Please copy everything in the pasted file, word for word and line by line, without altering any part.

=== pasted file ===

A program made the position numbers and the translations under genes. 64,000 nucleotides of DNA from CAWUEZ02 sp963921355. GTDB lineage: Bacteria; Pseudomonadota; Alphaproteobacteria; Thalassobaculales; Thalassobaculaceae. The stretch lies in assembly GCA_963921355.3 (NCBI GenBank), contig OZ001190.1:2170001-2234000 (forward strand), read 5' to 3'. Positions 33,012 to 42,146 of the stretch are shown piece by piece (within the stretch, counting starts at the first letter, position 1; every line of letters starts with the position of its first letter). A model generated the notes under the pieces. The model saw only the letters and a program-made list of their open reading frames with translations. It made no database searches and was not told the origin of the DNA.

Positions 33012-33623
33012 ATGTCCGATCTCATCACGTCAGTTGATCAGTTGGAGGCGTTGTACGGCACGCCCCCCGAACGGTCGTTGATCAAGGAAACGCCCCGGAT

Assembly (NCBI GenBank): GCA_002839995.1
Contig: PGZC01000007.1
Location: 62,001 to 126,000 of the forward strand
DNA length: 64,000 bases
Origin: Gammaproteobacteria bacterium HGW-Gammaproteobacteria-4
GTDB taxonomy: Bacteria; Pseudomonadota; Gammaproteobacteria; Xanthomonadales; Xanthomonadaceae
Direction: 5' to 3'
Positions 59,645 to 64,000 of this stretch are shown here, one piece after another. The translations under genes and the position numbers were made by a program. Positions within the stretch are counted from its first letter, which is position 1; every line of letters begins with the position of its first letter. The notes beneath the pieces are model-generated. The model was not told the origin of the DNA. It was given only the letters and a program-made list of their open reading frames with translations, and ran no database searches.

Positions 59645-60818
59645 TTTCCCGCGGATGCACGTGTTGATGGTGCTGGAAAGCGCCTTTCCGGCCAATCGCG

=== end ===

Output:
A program made the position numbers and the translations under genes. 64,000 nucleotides of DNA from CAWUEZ02 sp963921355. GTDB lineage: Bacteria; Pseudomonadota; Alphaproteobacteria; Thalassobaculales; Thalassobaculaceae. The stretch lies in assembly GCA_963921355.3 (NCBI GenBank), contig OZ001190.1:2170001-2234000 (forward strand), read 5' to 3'. Positions 33,012 to 42,146 of the stretch are shown piece by piece (within the stretch, counting starts at the first letter, position 1; every line of letters starts with the position of its first letter). A model generated the notes under the pieces. The model saw only the letters and a program-made list of their open reading frames with translations. It made no database searches and was not told the origin of the DNA.

Positions 33012-33623
33012 ATGTCCGATCTCATCACGTCAGTTGATCAGTTGGAGGCGTTGTACGGCACGCCCCCCGAACGGTCGTTGATCAAGGAAACGCCCCGGAT

Assembly (NCBI GenBank): GCA_002839995.1
Contig: PGZC01000007.1
Location: 62,001 to 126,000 of the forward strand
DNA length: 64,000 bases
Origin: Gammaproteobacteria bacterium HGW-Gammaproteobacteria-4
GTDB taxonomy: Bacteria; Pseudomonadota; Gammaproteobacteria; Xanthomonadales; Xanthomonadaceae
Direction: 5' to 3'
Positions 59,645 to 64,000 of this stretch are shown here, one piece after another. The translations under genes and the position numbers were made by a program. Positions within the stretch are counted from its first letter, which is position 1; every line of letters begins with the position of its first letter. The notes beneath the pieces are model-generated. The model was not told the origin of the DNA. It was given only the letters and a program-made list of their open reading frames with translations, and ran no database searches.

Positions 59645-60818
59645 TTTCCCGCGGATGCACGTGTTGATGGTGCTGGAAAGCGCCTTTCCGGCCAATCGCG